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This is my question: is there really a need in today's society for police K-9s that bite? In my limited knowledge, only looking at this from a civilians point of view: my answer is NO.

Here are my reasons:(taking this information from Local Police Dept)

1. Our k-9s are never off leash. Too risky for the dog. Too risky for society.
So, if dog is never off leash, and handler has a gun, then why does dog need to have bite capability? Bark and Hold, yes, bite?? I say not necessary. A few years back a K-9 was released in a hospital parking lot and took down a nurse..big problem for the department.

2. When our K-9's bite someone, they usually "maniac" the guy. He needs surgery and the department gets sued. We rarely let them get in a bite, unless we are right there, know where the guy is and can quickly stop the bite. "The dogs need to get a bite in occasionally anyway!) Quote
So, again, if liablity is an issue, then I see the search aspect very important, but why bite?

3. The training is inhumane and unnecessary. Again, my opinion. I feel it is unneccssary to breed and train dogs that "can take this type of training". Its painfull to watch and inhumane.

I believe K-9's are very valuable for SAR, Narc detection, scent work, guarding, crowd control..not biting.

So, food for thought. I am sure folks have many varied opinions. I would like to hear them.
 

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police having a dog that won't bite is the same as having a gun
with no bullets.
 

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K-9s are so valuable to both law enforcement & the military.

There's a time & place for everything and we must rely on the training & judgment of the handler before the dog is deployed. This asset cannot be taken away. They must be able to do their jobs and sometimes that means physical contact, countless lives have been saved, situations stopped before they happed.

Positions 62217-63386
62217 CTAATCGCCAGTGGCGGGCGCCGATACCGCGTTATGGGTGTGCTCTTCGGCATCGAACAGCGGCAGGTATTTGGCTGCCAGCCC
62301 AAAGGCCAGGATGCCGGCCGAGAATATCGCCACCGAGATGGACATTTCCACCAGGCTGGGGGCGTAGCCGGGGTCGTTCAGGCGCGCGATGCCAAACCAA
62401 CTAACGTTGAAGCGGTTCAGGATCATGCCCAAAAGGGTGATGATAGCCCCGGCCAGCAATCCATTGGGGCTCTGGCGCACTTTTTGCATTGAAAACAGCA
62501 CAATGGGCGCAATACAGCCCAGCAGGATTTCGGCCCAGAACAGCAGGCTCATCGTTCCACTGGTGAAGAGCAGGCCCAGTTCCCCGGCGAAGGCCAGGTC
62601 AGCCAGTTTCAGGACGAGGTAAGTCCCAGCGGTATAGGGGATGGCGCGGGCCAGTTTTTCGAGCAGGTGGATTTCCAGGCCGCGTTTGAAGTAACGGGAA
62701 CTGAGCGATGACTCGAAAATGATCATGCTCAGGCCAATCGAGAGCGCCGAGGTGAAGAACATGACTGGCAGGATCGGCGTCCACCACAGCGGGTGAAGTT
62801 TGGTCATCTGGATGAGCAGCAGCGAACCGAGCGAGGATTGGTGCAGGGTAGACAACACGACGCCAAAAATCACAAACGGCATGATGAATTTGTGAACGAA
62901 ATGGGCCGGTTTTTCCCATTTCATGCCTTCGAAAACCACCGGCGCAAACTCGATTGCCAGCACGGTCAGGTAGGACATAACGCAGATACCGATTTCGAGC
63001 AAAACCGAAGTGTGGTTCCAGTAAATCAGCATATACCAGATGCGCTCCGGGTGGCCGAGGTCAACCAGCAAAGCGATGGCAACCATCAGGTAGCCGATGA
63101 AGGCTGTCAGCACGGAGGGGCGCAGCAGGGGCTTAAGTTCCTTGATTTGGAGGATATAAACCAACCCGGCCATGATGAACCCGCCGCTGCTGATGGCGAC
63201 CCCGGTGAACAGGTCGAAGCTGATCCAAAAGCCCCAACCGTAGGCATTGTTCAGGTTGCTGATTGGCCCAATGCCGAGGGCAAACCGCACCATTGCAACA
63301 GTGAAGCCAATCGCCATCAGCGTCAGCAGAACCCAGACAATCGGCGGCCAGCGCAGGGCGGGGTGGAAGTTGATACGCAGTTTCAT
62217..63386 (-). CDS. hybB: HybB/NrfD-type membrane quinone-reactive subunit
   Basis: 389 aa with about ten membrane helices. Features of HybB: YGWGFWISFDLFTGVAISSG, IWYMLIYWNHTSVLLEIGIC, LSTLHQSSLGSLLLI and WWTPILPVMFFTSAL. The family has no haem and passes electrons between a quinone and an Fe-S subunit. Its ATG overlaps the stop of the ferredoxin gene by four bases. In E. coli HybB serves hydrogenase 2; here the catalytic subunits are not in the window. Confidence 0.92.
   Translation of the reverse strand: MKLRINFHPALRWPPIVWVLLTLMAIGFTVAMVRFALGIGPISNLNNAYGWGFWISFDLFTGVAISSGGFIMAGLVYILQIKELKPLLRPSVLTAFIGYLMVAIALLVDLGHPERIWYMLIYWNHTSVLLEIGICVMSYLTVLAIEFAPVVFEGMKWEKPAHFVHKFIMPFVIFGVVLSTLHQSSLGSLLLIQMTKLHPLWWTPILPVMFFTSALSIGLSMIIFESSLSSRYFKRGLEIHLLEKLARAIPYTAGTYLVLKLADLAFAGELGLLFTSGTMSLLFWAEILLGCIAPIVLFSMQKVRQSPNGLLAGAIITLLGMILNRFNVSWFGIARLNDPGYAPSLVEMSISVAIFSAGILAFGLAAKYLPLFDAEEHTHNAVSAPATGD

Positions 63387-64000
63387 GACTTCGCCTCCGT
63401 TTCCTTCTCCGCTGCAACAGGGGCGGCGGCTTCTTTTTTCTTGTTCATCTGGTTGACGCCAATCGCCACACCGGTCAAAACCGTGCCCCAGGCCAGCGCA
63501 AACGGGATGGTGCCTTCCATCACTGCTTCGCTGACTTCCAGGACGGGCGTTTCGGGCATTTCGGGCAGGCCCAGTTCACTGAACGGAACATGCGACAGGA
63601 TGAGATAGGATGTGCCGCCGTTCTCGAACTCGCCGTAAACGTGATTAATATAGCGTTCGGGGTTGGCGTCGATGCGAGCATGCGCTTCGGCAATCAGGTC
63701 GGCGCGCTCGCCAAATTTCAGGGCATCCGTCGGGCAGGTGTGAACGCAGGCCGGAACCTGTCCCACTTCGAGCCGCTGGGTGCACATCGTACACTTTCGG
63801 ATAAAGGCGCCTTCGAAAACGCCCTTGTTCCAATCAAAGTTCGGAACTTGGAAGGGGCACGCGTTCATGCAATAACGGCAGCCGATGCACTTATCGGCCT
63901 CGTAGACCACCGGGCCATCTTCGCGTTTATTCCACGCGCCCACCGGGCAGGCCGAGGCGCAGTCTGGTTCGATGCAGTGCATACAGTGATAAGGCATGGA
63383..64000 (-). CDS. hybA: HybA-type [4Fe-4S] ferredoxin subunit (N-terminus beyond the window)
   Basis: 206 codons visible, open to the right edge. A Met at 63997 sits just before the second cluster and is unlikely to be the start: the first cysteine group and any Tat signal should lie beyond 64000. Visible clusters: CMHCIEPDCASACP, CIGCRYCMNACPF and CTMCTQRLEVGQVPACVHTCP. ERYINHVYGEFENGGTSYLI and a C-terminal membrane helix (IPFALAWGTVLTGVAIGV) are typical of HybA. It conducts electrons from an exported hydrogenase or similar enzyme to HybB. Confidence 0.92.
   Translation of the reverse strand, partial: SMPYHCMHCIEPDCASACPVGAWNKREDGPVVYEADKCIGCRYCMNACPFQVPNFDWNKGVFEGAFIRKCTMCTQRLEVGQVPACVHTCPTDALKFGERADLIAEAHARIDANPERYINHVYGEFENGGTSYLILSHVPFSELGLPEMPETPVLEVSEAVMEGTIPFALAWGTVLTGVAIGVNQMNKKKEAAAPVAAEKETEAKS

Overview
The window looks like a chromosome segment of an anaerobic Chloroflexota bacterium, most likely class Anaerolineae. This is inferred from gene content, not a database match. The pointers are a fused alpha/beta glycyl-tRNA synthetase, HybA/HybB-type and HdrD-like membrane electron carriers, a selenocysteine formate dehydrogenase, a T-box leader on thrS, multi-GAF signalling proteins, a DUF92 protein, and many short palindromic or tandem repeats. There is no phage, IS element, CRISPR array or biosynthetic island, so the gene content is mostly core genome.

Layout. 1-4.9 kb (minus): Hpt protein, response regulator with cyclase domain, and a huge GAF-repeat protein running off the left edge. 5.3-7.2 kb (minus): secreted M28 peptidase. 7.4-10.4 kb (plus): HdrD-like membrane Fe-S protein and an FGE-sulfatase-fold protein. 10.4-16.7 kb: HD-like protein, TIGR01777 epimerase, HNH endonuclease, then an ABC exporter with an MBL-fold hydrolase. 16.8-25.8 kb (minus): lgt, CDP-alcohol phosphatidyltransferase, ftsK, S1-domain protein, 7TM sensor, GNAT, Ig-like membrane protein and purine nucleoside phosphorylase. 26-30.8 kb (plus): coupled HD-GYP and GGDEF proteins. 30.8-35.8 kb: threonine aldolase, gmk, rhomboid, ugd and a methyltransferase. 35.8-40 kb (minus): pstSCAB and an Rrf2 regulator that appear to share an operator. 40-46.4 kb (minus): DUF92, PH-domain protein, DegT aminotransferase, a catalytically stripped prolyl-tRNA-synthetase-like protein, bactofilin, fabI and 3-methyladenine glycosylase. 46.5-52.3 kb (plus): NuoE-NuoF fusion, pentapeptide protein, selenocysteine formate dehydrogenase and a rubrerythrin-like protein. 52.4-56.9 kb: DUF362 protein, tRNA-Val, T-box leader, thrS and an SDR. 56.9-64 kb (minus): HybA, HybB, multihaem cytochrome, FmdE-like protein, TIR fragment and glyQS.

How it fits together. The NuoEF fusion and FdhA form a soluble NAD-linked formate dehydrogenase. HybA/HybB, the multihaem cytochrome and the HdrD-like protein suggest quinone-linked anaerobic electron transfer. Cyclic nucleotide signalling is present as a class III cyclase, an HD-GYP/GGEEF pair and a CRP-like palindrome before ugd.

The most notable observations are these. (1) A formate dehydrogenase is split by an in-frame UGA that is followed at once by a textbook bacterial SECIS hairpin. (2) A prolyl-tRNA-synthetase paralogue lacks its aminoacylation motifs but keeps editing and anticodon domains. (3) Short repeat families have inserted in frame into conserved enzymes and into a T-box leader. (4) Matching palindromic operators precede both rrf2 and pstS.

I could see how for some the training could be hard to watch. But as civilians we don't need to. Let them do their jobs. Thank God for those who can for those that can't. It's a occupation that requires the right mind frame. Just my opinion.
 

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I hope Cliff tackles this question.
 

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what does cretinism have to do with a police dog biting and science
suggests iodine as a treatment?
Seems to me to be one of the most blatant insults I've seen on this forum. Pretty tasteless.

From wikipedia: "Cretinism is a condition of severely stunted physical and mental growth due to untreated congenital deficiency of thyroid hormones"

It would appear that Chip Blasiole is indicating that ponyfarm has a mental deficiency due to her beliefs. Rather asinine thing to say in my opinion. And if Chip didn't mean that, he probably should have elaborated.

EDIT-
ha ha I have done this before. Pretty sure they posted in the wrong thread;)
...or that happened.
 

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To the original post- I think it's a really interesting question. Would suspects be easily apprehended if the dog does a bark & hold rather than bite & hold? I don't know. Would the suspect realize that the dog won't bite and just run passed the dog? I might guess that the short time it takes for the dog the catch a running suspect is sufficient enough time for the suspect to be distracted and the police to get there and make the apprehension. ...But I really don't know. Perhaps a suspect chase might be different from a suspect search.